Kiss Me Kate, Pitlochry Theatre, Review

Rating (out of 5)
Show details
Pitlochry Festival Theatre
John Durnin (director), Adrian Rees (set and costume design), Chris Stuart Wilson (choreography), Jon Beales (musical director)
Martine McMenemy (Kate/Lilli), Graham Vick (Petruchio/Fred), Martyn James (Baptista Minola/Harry), Kate Quinnell (Bianca/Lois) and all the cast and Music Ensemble
Running time

Even if you have never seen Cole Porter’s madcap musical, you are sure to know many of the songs:  the performance opens with the foot tapping, “Another Opening, Another Show”, Act II with “Too Darn Hot”. Blending romantic ballads, dance numbers, jazzy tunes and Operetta, the original 1948 production ran for over 1,000 performances and won a Tony Award for Best Musical.

This is a classic play within a play, where Fred Graham’s touring theatre company is performing a musical version of  Shakespeare’s comedy, “The Taming of The Shrew” in Baltimore. The leading lady happens to be his ex-wife, Lilli Vanessi.  The action moves between scenes from the play (the story of tough-talking feminist Katherine who is in conflict with her father over his plan to find her a husband before her younger sister may marry), and all the drama and dangerous liaisons taking place backstage.

Martine McMenemy plays the two feisty women, Lilli and Katherine who are both, for different reasons, rather  tempermental. Lilli has to cope with working with Fred, (played by the dashingly suave Graham Vick), who takes the role of her suitor, Petruchio. After she finds out that Fred is seducing the younger, pretty actress Lois, it’s a case of Hell has no fury like a woman scorned. As farcical scenes ensue between the duelling couple during a performance, Fred responds with the line "Women should be struck regularly like gongs." (a tribute to Noel Coward from Private Lives).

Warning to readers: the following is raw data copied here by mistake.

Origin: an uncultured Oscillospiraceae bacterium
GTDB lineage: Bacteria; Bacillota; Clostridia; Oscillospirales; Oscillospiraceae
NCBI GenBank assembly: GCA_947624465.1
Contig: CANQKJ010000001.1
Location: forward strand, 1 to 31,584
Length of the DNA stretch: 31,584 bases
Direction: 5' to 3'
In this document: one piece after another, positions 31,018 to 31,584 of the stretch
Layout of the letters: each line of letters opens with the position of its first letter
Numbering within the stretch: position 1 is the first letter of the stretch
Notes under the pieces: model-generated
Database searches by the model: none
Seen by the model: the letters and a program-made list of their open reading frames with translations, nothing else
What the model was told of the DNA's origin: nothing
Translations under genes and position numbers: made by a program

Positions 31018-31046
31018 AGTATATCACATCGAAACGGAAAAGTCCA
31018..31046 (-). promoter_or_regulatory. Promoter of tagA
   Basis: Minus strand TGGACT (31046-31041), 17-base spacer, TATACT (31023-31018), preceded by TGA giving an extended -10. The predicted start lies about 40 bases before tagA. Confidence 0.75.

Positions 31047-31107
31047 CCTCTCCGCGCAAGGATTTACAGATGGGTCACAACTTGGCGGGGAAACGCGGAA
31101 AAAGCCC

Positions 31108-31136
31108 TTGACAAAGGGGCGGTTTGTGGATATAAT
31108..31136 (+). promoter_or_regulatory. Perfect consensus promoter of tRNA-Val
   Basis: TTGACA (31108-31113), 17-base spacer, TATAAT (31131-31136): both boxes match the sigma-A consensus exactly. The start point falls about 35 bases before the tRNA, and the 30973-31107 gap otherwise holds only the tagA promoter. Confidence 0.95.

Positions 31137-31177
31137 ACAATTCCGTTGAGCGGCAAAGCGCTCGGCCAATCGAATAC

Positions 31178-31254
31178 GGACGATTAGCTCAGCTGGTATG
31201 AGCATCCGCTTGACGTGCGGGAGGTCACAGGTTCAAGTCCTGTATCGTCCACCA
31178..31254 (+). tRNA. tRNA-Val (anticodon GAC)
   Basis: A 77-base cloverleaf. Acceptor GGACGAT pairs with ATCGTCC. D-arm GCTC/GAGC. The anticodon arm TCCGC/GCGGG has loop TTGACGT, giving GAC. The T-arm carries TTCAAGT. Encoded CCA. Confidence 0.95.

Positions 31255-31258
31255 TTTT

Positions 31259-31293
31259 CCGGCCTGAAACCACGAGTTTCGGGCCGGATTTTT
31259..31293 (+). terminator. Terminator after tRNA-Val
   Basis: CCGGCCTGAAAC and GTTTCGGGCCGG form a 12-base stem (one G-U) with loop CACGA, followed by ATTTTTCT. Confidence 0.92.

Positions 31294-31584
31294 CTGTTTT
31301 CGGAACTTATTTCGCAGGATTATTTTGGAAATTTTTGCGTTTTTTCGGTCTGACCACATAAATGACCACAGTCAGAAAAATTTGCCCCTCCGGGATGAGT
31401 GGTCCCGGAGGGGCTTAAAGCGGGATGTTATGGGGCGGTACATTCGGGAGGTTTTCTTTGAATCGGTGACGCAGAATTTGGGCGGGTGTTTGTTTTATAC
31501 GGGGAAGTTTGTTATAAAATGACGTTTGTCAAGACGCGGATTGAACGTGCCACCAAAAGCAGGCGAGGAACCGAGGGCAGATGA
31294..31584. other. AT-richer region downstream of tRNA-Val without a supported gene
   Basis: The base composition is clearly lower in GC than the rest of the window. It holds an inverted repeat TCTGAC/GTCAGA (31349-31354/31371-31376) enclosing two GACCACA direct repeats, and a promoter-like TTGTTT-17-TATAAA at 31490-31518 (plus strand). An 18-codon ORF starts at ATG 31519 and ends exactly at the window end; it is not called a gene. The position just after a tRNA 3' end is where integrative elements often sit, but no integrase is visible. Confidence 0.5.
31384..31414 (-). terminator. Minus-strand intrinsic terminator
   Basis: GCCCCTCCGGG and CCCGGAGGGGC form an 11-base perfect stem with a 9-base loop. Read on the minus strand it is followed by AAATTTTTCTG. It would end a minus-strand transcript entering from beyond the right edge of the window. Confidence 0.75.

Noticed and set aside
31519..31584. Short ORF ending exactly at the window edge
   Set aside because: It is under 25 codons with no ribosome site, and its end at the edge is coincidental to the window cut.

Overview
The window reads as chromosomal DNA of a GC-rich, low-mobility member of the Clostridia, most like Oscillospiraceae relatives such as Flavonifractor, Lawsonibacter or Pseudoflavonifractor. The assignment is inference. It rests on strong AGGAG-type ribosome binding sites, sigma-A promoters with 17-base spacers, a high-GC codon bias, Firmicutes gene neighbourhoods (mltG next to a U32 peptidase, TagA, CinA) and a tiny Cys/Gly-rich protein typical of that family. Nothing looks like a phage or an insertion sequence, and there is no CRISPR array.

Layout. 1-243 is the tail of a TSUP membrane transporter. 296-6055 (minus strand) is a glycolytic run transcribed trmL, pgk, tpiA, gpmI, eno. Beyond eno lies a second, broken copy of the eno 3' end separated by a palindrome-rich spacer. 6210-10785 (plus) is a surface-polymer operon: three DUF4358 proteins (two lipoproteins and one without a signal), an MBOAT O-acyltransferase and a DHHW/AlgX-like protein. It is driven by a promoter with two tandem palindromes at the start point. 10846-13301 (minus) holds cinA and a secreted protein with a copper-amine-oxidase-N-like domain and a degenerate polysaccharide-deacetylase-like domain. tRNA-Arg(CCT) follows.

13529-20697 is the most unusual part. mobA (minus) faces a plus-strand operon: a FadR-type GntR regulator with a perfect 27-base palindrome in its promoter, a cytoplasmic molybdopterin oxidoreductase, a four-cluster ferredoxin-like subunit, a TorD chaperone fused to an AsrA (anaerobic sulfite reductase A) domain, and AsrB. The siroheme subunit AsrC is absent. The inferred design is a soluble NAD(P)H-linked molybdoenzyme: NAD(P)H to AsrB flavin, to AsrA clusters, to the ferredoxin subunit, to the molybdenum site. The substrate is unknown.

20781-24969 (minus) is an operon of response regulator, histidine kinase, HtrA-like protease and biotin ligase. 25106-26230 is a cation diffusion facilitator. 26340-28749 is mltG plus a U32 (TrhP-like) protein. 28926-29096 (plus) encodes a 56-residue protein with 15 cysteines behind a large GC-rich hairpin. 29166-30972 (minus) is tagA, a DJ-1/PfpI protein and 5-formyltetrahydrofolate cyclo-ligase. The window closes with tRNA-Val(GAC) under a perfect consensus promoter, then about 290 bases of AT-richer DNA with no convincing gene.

This is an ambitious and entertaining production where a band of strolling minstrels perform around the stage, many of whom double up as the Shakespeare cast and Theatre actors or crew. Slick scene changes roll on the Stage Door, Dressing rooms or Padua street scenes. 

The Ensemble sing and dance with vivacious energy (“Too Darn Hot” is a magical show stopper), and choreographic style (“Brush up your Shakespeare”).  All in all, a fine revival of this warmhearted, witty musical.

Performances at Pitlochry Festival Theatre throughout the summer season until 16th October.